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With the spread of the COVID-19 pandemic attributed to the novel Coronavirus disease, millions have been affected globally with over 14 million infections and half a million deaths as to date. This has brought about uncertainty coupled with difficult situations, including job loss and the risk of contracting the deadly virus.
In Kenya the first Coronavirus case was reported in Nairobi by the Ministry of Health on the 12th March 2020. It was not until the government put in place precautionary measures including a curfew and lockdown (the latter having being lifted) due to an increase in the number of infections that people began feeling its effect both economically and socially.
A study by Dr. Habil Otanga, a Lecturer at the University of Nairobi, Department of Psychology says that such measures can in turn lead to surge in mental related illnesses including depression, feelings of confusion, anger and fear, and even substance abuse. It also brings with it a sense of boredom, loneliness, anger, isolation and frustration. In the post-quarantine/isolation period, loss of employment due to the depressed economy and the stigma around the disease are also likely to lead to mental health problems.
The Kenya National Bureau of Statistics (KNBS) states that at least 300,000 Kenyans have lost their jobs due to the Coronavirus pandemic between the period of January and March this year.
KNBC noted that the number of employed Kenyans plunged to 17.8 million as of March from 18.1 million people as compared to last year in December. The Report states that the unemployment rate in Kenya stands at 13.7 per cent as of March this year while it stood 12.4 per cent in December 2019.
Mama T (not her real name) is among millions of Kenyans who have been affected by containment measures put in place to curb the spread of the virus, either by losing their source of income or having to work under tough guidelines put in place by the MOH.
As young mother and an event organizer, she has found it hard to explain to her children why they cannot go to school or socialize freely with their peers as before.
“Sometimes it gets difficult as they do not understand what is happening due to their age, this at times becomes hard on me as they often think I am punishing them,”
Her contract was put on hold as no event or public gatherings can take place due to the pandemic. This has brought other challenges along with it, as she has to find means of fending for her family expenditures that including rent and food.
“I often wake up in the middle of the night with worries about my next move as the pandemic does not exhibit any signs of easing up,” she says. She adds that she has been forced to sort for manual jobs to keep her family afloat.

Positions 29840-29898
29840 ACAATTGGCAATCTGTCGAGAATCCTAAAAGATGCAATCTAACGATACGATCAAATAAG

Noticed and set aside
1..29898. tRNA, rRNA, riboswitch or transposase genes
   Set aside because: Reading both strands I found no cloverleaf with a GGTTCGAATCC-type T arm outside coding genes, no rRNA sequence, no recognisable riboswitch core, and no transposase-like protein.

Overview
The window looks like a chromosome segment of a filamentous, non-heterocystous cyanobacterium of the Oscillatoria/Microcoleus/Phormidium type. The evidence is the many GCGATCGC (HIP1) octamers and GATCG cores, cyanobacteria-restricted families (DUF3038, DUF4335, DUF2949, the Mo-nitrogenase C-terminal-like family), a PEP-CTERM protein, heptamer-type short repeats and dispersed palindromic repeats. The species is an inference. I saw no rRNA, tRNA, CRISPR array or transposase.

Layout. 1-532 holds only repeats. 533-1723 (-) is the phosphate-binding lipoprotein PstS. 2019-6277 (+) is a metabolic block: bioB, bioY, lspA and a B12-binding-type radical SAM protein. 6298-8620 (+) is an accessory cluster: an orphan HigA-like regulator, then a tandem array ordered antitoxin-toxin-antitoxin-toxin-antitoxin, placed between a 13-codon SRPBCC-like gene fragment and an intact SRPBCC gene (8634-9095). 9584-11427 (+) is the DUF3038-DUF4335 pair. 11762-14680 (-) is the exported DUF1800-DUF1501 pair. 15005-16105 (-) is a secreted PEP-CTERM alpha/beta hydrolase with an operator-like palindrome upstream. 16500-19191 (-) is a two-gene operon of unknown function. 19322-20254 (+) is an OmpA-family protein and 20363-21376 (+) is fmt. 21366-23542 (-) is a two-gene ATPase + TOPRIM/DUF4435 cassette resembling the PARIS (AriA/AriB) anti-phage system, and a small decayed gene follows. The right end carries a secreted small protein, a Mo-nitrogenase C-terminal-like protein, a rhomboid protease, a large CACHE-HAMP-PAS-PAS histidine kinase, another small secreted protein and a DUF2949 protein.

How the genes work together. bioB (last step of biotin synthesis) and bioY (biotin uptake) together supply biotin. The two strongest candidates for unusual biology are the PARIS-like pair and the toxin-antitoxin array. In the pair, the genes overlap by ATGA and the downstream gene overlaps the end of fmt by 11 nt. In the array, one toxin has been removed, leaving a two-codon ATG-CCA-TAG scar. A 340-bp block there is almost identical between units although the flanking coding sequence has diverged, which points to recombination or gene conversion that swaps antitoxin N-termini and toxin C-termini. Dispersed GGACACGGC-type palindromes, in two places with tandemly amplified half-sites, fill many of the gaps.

Ms. Mary Wahome, a Counseling Psychologist and Programs Director at ‘The Reason to Hope,’ in Karen, Nairobi says that such kind of drastic life changes have an adverse effect on one’s mental status including their family members and if not addressed early can lead to depression among other issues.
“We have had cases of people indulging in substance abuse to deal with the uncertainty and stress brought about by the pandemic, this in turn leads to dependence and also domestic abuse,”
Sam Njoroge , a waiter at a local hotel in Kiambu, has found himself indulging in substance abuse due to challenges he is facing after the hotel he was working in was closed down as it has not yet met the standards required by the MOH to open.
“My day starts at 6am where I go to a local pub, here I can get a drink for as little as Sh30, It makes me suppress the frustration I feel.” he says.
Sam is among the many who have found themselves in the same predicament and resulted to substance abuse finding ways to beat strict measures put in place by the government on the sale of alcohol so as to cope.
Mary says, situations like Sam’s are dangerous and if not addressed early can lead to serious complications, including addiction and dependency, violent behavior and also early death due to health complications.
She has, however, lauded the government for encouraging mental wellness and also launching the Psychological First Aid (PFA) guide in the wake of the virus putting emphasis on the three action principal of look, listen and link. “When we follow this it will be easy to identify an individual in distress and also offer assistance”.
Mary has urged anyone feeling the weight of the virus taking a toll on them not to hesitate but look for someone to talk to.
“You should not only seek help from a specialist but also talk to a friend, let them know what you are undergoing and how you feel, this will help ease their emotional stress and also find ways of dealing with the situation they are facing,” She added
Mary continued to stress on the need to perform frequent body exercises as a form of stress relief, reading and also taking advantage of this unfortunate COVID-19 period to engage in hobbies and talent development.
“Let people take this as an opportunity to kip fit, get in touch with one’s inner self and also engage in reading that would help expand their knowledge.